Perhaps the biggest challenge ahead is what to do with Iran’s clearly ambitious civilian nuclear power program. It’s entirely possible that this matter could scuttle any long-term agreement. Tehran has not yet formally presented those plans, and, thus far, what is publicly known rests with Bushehr Two and the less significant reactor at Darkhova. But officials have in the recent past mentioned 16 planned reactors — the sites for which are still unknown — while others have cited the earlier plans, first announced by the Shah’s government in the mid-1970’s, to build 20-24 reactors. Either plan amounts to an enormous undertaking that would take decades to implement and also raises the question of the source of the uranium fuel needed to run the plants. If Iran plans to enrich its own original fuel, it needs roughly 80 tons of enriched uranium to produce electricity. At present, Iran possesses roughly seven tons of low enriched uranium (LEU) in its stockpile, but each reactor would need approximately 25 tons of fuel replacement annually. To meet these requirements locally, Iran would need large amounts of ore (which might not be available from its current mines) and thousands of additional centrifuges of the most advanced kind.
Bushehr’s start-up fuel rods have been sold to Iran by Russia, which also is committed to take control of spent fuel and supply yearly its fuel requirements. It is possible that Iran could reach similar agreements with western suppliers, as well as Russia, to fuel its reactors, but that would leave Iran’s current enrichment facilities, Natanz and Fordow, with no apparent task. The closure of these facilities would meet Israel’s demands and no doubt come as a relief to other powers. But, having spent billions of dollars in their construction, how likely is Iran to settle for no indigenous source of enriched fuel, particularly since their officials now contend that their “right to enrich” has been recognized? As a minimum, Iran will insist that the rubric, “a mutually defined enrichment programme,” binds all signatories to cooperate with, or permit, Iran’s nuclear activities in the future. While Iran’s pride and security of supply are at stake, how will Israel, Saudi Arabia, and others react if Iran’s enrichment facilities commence their work at an increased pace?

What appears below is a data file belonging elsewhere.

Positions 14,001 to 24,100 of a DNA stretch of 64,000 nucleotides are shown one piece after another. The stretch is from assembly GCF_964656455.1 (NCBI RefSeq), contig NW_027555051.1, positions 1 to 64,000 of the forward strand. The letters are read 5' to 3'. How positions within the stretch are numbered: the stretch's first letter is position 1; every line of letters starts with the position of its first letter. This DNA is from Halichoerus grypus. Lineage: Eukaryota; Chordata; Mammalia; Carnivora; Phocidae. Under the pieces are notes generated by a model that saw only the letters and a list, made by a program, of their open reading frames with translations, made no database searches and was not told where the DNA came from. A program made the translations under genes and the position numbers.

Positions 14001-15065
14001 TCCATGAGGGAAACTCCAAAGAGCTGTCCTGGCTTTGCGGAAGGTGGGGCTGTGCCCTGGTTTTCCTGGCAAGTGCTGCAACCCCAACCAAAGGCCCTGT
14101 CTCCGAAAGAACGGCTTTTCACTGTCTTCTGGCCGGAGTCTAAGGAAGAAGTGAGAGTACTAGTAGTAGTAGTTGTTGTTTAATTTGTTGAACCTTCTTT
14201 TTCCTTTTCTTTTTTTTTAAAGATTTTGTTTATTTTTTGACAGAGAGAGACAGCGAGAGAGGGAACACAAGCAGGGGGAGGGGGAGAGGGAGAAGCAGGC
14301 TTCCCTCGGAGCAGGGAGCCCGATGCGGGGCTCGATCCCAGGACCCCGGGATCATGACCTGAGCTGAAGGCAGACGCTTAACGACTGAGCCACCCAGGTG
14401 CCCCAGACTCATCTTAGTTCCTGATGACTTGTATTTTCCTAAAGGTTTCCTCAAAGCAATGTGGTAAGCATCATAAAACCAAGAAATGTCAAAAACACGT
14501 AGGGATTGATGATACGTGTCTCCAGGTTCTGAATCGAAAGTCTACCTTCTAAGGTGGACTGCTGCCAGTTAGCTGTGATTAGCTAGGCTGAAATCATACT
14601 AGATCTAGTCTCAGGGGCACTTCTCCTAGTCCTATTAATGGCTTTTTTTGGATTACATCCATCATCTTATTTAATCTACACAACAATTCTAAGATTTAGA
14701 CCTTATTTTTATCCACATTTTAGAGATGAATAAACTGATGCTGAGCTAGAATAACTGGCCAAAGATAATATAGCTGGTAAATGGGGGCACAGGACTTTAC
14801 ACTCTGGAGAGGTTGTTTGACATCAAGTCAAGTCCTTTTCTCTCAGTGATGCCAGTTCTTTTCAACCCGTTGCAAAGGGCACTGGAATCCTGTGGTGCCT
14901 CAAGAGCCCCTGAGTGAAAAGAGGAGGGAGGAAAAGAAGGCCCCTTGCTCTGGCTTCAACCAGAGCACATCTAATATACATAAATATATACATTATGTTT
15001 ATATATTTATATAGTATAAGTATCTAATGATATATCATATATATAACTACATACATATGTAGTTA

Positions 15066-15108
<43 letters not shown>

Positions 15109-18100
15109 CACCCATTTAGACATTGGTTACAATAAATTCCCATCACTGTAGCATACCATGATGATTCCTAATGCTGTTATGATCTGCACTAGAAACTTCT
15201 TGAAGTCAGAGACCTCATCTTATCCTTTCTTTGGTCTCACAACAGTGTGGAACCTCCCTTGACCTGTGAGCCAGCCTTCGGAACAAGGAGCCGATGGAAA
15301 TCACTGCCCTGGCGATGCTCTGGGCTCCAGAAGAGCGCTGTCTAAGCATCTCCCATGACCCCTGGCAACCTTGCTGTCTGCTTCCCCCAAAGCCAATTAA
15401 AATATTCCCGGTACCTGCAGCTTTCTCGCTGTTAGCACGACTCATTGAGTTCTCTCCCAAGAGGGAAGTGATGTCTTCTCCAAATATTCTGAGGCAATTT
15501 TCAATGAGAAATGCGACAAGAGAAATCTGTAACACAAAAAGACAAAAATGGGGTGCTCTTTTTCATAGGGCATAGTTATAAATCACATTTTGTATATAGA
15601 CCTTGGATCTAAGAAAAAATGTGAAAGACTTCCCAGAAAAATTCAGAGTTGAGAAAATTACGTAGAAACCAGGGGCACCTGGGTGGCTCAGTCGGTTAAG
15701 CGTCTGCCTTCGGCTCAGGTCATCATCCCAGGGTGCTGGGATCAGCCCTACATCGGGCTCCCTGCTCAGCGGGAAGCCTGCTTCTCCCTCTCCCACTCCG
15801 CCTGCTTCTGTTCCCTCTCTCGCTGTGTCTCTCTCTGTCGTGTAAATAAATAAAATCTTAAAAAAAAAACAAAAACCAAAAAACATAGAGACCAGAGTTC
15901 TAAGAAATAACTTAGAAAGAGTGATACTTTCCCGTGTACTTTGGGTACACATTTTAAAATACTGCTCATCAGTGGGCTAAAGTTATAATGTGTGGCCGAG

Other difficult nuclear problems that remain to be addressed include: what will be done with the spent fuel from future reactors or medical isotopes; will any reprocessing be permitted and, if so, under what conditions and whose auspices? The timing and progression of relief from UN, US, and European sanctions will likely provoke discord: all at once? First applied, first relieved, or most harmful to Iran’s economy first to be lifted? And what occurs if Congress increases sanctions and/or refuses to lift already levied sanctions?
In other words, Geneva was a magnificent diplomatic achievement. But to get to a final resolution will require traversing potentially lethal minefields. The unity of the six could yet collapse under the pressure, while other nations that have observed the sanctions would likely strike out on their own in defiance of Washington’s wishes. As many seasoned diplomats have already warned, we’re still at the beginning of a long and difficult process.